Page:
Wellesley Historical Society Curator Kathleen Fahey will present a brand new version of her comparison of Wellesley today with the much smaller and rural Wellesley of 100 years ago, at Wellesley Free Library on Thursday, May 4 at 7pm. She will use a combination of modern photographs and older ones from the Society’s archives to show how the town has changed over the years. Topics include the Sullivan Mills in Lower Falls, the long history of Walnut Street fire station, and a whimsical tea room in Wellesley Square.
The Wellesley Free Library will run 1964 classic comedy A Shot in the Dark, the second of the Pink Panther series, on Thursday, April 13, 6:45 – 9pm.
Peter Sellers is the bungling Inspector Jacques Clouseau, called to the country home of millionaire Benjamin Ballon to investigate the murder of his chauffeur, who was having an affair with one of the maids (the plot thickens!). There is a literal smoking gun, amnesia figures into things, and love muddies the waters.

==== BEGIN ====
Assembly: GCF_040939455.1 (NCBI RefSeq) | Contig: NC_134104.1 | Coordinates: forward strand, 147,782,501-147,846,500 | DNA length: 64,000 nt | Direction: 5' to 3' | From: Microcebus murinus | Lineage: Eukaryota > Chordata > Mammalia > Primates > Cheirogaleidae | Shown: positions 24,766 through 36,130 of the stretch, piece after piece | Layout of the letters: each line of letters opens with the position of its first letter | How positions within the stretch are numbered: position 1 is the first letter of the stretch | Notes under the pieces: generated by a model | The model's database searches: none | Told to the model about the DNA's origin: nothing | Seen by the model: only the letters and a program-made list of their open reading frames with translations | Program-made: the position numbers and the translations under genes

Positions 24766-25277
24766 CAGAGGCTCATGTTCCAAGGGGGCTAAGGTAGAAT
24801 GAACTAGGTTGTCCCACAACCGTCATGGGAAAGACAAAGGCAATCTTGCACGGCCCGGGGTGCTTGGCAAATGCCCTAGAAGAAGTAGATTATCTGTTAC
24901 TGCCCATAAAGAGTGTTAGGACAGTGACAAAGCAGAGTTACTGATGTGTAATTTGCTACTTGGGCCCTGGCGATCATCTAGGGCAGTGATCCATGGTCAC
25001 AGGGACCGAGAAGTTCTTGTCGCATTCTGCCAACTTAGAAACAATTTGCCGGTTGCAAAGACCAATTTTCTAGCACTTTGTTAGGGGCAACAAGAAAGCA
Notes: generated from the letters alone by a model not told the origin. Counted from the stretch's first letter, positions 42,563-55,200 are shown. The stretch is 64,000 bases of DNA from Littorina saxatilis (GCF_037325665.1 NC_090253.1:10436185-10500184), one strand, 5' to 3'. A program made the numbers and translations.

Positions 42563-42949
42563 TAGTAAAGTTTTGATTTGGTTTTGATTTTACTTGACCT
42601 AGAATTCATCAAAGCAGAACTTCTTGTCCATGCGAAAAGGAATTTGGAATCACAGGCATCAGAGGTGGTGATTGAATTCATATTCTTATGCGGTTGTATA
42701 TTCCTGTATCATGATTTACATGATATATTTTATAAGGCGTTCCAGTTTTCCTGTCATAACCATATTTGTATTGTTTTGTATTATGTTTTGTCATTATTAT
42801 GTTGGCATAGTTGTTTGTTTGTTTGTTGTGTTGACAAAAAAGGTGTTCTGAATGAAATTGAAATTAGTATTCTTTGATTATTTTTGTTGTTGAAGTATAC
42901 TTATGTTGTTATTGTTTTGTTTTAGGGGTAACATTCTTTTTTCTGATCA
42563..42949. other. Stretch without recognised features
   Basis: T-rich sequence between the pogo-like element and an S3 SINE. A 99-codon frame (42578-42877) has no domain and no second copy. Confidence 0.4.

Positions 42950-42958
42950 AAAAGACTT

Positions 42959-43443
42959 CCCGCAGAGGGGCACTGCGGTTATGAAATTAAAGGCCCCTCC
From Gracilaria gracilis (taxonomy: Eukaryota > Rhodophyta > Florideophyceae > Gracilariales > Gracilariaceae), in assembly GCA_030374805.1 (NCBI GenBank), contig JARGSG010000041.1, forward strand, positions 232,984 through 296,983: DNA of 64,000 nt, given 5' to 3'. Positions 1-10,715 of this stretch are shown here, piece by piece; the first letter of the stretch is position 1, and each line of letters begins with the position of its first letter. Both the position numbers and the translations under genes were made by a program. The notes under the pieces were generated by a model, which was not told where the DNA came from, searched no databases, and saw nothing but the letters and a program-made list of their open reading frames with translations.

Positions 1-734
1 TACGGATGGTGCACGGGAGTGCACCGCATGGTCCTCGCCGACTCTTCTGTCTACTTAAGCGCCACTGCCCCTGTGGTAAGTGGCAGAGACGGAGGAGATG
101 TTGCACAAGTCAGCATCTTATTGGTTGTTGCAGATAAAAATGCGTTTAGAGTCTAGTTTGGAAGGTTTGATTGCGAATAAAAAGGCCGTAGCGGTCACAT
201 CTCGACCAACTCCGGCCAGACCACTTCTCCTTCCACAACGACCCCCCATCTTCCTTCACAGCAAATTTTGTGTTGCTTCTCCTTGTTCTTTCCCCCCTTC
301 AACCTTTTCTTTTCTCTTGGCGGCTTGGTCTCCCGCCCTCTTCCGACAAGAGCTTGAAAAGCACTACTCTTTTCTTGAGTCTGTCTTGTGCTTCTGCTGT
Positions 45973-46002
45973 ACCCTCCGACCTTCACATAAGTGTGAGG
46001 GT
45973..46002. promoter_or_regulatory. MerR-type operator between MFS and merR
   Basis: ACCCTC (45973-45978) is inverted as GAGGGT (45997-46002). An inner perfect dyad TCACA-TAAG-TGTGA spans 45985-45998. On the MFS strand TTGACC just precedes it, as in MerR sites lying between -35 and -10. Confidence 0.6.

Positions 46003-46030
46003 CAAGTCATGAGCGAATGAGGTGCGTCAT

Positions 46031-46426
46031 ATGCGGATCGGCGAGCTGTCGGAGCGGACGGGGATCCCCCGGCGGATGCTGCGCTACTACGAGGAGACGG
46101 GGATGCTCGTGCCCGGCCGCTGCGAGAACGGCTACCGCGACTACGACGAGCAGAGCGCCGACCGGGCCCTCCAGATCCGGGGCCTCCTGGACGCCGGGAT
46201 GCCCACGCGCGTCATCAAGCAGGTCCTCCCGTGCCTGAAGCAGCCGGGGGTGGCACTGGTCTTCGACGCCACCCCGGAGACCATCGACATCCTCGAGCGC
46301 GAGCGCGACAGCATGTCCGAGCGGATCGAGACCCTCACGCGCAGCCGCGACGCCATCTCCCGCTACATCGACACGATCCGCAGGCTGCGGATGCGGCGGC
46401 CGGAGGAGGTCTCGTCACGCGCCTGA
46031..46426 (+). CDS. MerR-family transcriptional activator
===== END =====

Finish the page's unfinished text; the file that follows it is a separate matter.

I just got through taking the Wellesley Free Library’s Strategic Planning Survey and am relieved to say that I got at least one answer correct! (Though I don’t quite get the order in which choices are presented…)
It’s a comprehensive survey, but worth doing to help WFL review where it’s at and where it should head. The results will help the library system crank out a 5-year strategic plan, which could include everything from adding cafes and meeting spaces where you wouldn’t have to whisper to providing personalized reading/viewing recommendations a la Amazon or Netflix.
Starring Bill Murray, Andie MacDowell, and Chris Elliot, it follows an arrogant Pittsburgh TV weatherman (Murray) who, during a plum assignment covering the annual Groundhog Day event in Punxsutawney, Pennsylvania, finds himself caught in a time loop, repeating the same day again and again. First he tries out hedonism. Next he takes up suicide as a sort of hobby. Finally, he begins to re-examine his life and priorities, and therein finds the true meaning of life and love.
In 2006, the film was added to the United States National Film Registry as being deemed “culturally, historically, or aesthetically significant.